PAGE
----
Quick Look: Corsair TBT100 Thunderbolt 3 Dock 5

Quick Look: Corsair TBT100 Thunderbolt 3 Dock



Corsair Logo

I would like to thank Corsair for supplying the review sample.

The Corsair TBT100 Thunderbolt dock in many ways reminds us of the Elgato Thunderbolt 3 docks, but offers a different set of I/O. Corsair acquired Elgato a while back, so the TBT100 is a result of having that knowledge and expertise in-house now as well. The Corsair TBT100 is a bit more compact than the Elgato Thunderbolt 3 Pro dock and comes in at a much lower price point to boot.

Packaging, Contents and A Closer Look

A yellow box will certainly draw your attention on a retailer's shelf, with an image of the device on front and two further shots of it on the rear for you to clearly see which connectivity the unit provides. There is another, inner package you have to pull out, inside of which the device and all its accessories are stored neatly.

Corsair ships the unit with a passive Thunderbolt 3 cable alongside the power cable. As the TBT100 also offers power delivery via Thunderbolt, you will find an external 100 W unit to provide it. That means you no longer have to use your laptop's power adapter—it will all be done through a single cable.

A warranty guide and basic manual round out the extras within the package.

As previously mentioned, the Corsair TBT100 feels a bit more compact than the Elgato units and comes with an edgier design as well. The housing is made out of metal and sports a similar "gunmetal gray" color tone as those found on Apple notebooks, so the unit should match nicely on your desktop in such a scenario. On the scale, we can see that the TBT100 is rather hefty, weighing 430 grams.

Looking at the front, you will find a power switch alongside a USB-C 10 Gbps connector, SD card reader, and 3.5 mm audio-combo port. In the rear, where the bulk of I/O is located, are two USB 3.0 Type A, a Gigabit Ethernet, another USB-C 10 Gbps, two 4K@60Hz capable HDMI ports, and the Thunderbolt 3 port to interface with the host system. To the very right is the power port and a hole to secure the TBT100 with a Kensington lock.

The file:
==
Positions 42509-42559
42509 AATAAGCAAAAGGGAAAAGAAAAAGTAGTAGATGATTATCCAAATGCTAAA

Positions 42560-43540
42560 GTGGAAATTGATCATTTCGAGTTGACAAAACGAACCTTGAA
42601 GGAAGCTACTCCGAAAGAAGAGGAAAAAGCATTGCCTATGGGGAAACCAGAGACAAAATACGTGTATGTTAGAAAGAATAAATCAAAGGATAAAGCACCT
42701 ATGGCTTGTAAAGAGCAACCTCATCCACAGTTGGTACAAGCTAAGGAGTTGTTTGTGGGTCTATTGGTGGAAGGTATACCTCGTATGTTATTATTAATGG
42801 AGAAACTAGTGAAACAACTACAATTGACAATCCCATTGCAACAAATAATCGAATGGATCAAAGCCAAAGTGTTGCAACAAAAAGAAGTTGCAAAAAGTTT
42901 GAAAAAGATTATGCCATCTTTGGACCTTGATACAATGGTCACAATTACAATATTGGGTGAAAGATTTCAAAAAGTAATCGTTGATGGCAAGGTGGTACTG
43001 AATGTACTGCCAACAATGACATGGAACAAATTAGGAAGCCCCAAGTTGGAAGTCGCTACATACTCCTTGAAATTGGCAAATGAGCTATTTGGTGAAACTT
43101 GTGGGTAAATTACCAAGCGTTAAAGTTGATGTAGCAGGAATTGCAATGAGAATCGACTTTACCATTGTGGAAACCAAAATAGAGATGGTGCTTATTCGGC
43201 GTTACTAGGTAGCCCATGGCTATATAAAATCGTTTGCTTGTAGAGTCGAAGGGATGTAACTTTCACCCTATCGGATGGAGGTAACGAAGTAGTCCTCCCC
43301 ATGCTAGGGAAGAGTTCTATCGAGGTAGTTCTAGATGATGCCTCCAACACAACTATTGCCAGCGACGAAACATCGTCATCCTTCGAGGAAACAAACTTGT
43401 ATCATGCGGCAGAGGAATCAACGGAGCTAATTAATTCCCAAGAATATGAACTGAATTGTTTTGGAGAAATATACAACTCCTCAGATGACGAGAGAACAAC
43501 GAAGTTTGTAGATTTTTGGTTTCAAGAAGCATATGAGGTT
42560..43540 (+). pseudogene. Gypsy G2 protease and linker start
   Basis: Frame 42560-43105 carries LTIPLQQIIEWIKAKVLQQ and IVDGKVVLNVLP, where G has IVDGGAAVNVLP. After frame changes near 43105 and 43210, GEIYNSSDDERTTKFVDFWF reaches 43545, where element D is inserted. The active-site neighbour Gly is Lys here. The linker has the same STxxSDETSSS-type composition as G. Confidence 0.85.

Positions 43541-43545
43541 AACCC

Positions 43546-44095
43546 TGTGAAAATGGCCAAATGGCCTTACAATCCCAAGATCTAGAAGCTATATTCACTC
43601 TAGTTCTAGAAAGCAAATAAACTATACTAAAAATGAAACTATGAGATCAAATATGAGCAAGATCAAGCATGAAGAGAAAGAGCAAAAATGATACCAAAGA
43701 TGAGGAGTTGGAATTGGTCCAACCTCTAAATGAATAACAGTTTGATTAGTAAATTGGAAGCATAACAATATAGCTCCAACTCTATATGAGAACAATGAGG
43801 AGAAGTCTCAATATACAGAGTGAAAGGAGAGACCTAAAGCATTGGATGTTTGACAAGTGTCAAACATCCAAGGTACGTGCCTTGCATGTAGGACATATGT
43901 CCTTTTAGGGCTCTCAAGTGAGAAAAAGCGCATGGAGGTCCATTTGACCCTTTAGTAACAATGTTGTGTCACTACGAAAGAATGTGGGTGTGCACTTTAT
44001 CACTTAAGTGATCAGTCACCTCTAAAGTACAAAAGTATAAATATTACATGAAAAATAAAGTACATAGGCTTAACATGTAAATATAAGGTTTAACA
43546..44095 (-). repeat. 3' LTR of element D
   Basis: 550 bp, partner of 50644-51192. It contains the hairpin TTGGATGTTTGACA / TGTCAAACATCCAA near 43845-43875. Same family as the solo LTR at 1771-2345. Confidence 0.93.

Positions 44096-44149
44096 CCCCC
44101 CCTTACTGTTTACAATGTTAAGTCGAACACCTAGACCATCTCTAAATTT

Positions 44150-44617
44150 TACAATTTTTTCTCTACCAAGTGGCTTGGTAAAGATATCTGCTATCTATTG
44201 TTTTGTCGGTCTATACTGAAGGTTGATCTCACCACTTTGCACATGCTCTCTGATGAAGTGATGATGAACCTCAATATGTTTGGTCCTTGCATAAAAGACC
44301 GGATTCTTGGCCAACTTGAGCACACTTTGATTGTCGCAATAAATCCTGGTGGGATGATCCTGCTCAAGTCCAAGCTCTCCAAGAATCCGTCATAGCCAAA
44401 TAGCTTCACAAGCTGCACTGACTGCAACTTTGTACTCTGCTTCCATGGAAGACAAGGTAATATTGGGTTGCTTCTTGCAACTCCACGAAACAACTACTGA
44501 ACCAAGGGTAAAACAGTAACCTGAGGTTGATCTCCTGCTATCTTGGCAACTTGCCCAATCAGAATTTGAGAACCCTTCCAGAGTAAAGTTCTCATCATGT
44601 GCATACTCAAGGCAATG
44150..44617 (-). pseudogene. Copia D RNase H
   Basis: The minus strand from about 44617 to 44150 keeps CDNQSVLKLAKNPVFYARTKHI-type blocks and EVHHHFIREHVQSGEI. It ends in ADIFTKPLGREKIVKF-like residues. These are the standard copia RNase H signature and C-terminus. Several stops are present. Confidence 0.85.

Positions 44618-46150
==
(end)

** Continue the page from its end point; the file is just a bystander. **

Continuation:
Inner Workings

There is no need for you to take apart the device as it is essentially plug and play, but for the sake of this article, we have disassembled it to show you the insides. The metal casing holds both the PCB and a metal heatspreader, which comes with a few thermal pads to keep things cool enough even when utilizing all the ports. The PCB is clearly Corsair branded and extremely clean, with most of the ICs on the top of the multi-layered PCB.

At the core of the device is the Intel JHL 7440 Thunderbolt IC, which offers a dual-port configuration with a TDP of 2.4 W and DisplayPort 1.4 support even though the TBT100 does not offer such an interface. Right next to it is the Texas Instruments TPS65983BA power delivery IC, so you may charge your notebook by passing electricity from the external PSU through the TBT100 and its Thunderbolt 3 interface.

In the center of the PCB is the VLI VL822-Q8 USB 3.1 controller which also supports vendor specific charging via USB profiles, like those from Apple and Samsung.

The VLI VL817 Q7 USB 3.1 Gen1 hub controller ensures the TBT100 has all those aforementioned Type-A ports with modern interface speeds. Next to that is the Realtek ALC4050, which is a USB-C to audio jack interface DAC, so you can plug your classic headphones straight into the TBT100.